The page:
A Catholic couple have launched a private mission, inspired by Pope Francis, to rescue migrants in danger of death in the Mediterranean, reports The Catholic Herald.
Italian-born Regina Catrambone and her American husband, Chris, have set up the Migrant Offshore Aid Station (MOAS), which they say is the first privately funded rescue mission offering this sort of help and is partly inspired by Pope Francis. The couple have used their own savings to fund the project, which will be based in Malta where they live.
MOAS is a registered charity designed to prevent loss of life at sea by providing assistance and medical help to migrants who cross the Mediterranean in unsafe boats.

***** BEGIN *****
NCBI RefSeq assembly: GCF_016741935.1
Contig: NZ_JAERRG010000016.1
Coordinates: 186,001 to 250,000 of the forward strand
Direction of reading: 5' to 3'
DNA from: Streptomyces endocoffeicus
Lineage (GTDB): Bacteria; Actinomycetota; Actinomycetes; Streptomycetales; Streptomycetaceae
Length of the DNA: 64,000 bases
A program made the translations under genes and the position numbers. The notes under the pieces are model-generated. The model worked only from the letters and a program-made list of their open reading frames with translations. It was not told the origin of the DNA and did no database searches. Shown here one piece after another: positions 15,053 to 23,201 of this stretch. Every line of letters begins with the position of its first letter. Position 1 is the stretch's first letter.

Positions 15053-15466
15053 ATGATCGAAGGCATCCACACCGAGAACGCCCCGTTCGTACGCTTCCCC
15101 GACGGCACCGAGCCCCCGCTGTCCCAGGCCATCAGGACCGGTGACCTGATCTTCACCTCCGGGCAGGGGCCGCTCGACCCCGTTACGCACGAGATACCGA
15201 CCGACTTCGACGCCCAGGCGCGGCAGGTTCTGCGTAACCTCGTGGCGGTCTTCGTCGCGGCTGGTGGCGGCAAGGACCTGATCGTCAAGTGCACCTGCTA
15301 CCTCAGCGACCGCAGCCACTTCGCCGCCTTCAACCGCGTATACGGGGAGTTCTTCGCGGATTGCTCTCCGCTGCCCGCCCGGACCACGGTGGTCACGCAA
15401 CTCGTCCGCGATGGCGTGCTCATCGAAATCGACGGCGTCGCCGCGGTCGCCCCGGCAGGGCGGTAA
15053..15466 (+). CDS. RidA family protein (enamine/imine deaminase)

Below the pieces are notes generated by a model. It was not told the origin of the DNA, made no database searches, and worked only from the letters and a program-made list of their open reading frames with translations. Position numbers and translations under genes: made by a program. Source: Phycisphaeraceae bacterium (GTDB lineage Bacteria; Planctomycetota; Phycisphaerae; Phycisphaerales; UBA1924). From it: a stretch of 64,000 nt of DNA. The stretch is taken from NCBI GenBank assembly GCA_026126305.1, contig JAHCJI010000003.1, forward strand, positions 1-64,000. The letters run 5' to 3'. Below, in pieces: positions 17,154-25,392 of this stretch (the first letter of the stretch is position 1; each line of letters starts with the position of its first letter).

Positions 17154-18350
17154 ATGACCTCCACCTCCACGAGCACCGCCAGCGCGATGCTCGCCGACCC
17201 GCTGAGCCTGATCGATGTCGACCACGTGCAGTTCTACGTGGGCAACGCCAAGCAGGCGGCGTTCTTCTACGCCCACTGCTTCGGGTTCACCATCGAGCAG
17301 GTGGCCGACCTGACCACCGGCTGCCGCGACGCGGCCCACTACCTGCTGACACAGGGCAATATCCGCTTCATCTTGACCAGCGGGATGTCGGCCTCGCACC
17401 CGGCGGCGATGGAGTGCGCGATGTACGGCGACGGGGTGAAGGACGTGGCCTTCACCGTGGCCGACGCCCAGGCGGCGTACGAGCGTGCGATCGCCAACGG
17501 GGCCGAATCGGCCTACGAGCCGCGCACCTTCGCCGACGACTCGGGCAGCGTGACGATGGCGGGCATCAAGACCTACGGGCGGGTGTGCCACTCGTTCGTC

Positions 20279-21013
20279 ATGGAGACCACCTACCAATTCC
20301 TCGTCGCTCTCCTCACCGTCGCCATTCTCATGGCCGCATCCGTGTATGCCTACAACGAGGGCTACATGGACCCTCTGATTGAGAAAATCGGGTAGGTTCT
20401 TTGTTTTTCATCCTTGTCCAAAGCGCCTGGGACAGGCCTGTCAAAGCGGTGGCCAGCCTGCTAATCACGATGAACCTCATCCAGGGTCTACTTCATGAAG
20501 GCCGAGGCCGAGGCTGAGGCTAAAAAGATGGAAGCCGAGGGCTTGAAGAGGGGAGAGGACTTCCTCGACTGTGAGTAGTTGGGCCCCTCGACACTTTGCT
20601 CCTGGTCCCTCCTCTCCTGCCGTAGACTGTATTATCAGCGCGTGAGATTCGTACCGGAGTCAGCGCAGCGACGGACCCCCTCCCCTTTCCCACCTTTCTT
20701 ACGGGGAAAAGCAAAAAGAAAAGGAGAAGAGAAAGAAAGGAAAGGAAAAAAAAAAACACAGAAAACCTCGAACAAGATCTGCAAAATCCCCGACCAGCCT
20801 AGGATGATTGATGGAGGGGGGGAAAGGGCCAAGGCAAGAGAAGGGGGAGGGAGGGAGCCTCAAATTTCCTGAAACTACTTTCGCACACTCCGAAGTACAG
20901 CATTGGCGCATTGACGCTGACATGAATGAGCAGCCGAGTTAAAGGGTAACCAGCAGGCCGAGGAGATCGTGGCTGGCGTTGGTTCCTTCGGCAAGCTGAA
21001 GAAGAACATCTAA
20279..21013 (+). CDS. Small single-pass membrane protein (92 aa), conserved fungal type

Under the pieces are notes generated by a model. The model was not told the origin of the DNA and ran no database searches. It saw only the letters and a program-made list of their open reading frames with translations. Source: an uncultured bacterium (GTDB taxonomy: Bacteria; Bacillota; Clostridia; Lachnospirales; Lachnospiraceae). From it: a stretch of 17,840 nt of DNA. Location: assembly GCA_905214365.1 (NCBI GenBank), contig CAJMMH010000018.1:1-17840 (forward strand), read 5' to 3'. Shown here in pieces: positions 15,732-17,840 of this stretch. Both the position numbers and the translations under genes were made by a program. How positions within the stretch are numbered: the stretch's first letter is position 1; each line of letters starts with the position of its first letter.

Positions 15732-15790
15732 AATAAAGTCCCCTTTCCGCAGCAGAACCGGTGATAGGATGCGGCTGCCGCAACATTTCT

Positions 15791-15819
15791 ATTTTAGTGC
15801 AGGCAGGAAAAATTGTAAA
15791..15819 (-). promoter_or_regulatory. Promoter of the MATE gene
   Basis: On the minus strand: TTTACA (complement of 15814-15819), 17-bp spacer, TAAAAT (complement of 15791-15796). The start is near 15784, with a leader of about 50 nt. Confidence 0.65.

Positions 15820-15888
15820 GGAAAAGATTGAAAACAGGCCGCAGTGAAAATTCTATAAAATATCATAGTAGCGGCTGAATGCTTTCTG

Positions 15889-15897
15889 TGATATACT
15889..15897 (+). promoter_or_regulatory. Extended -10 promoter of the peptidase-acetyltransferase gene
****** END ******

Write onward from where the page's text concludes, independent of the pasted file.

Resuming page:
The couple, who are in their 30s, first thought about setting up the operation last summer when they were sailing in the Mediterranean on a yacht, and they saw a winter coat floating around the water. They realised that it probably belonged to one of the thousands of migrants who cross the Mediterranean trying to get to Europe.
Mrs Catrambone told the Guardian: “I was out on the deck enjoying the fresh air when I saw a winter jacket in the water. I told the captain and saw his face transform. He said it could be that the jacket belonged to someone who was not with us anymore.”
They felt called to decisive action after they saw Pope Francis on TV, calling on entrepreneurs to help those in need.
Photo: Regina Catrambone, co-founder of the Migrant Offshore Aid Station (MOAS)
FULL STORY Private mission inspired by Pope Francis rescues migrants at sea (The Catholic Herald)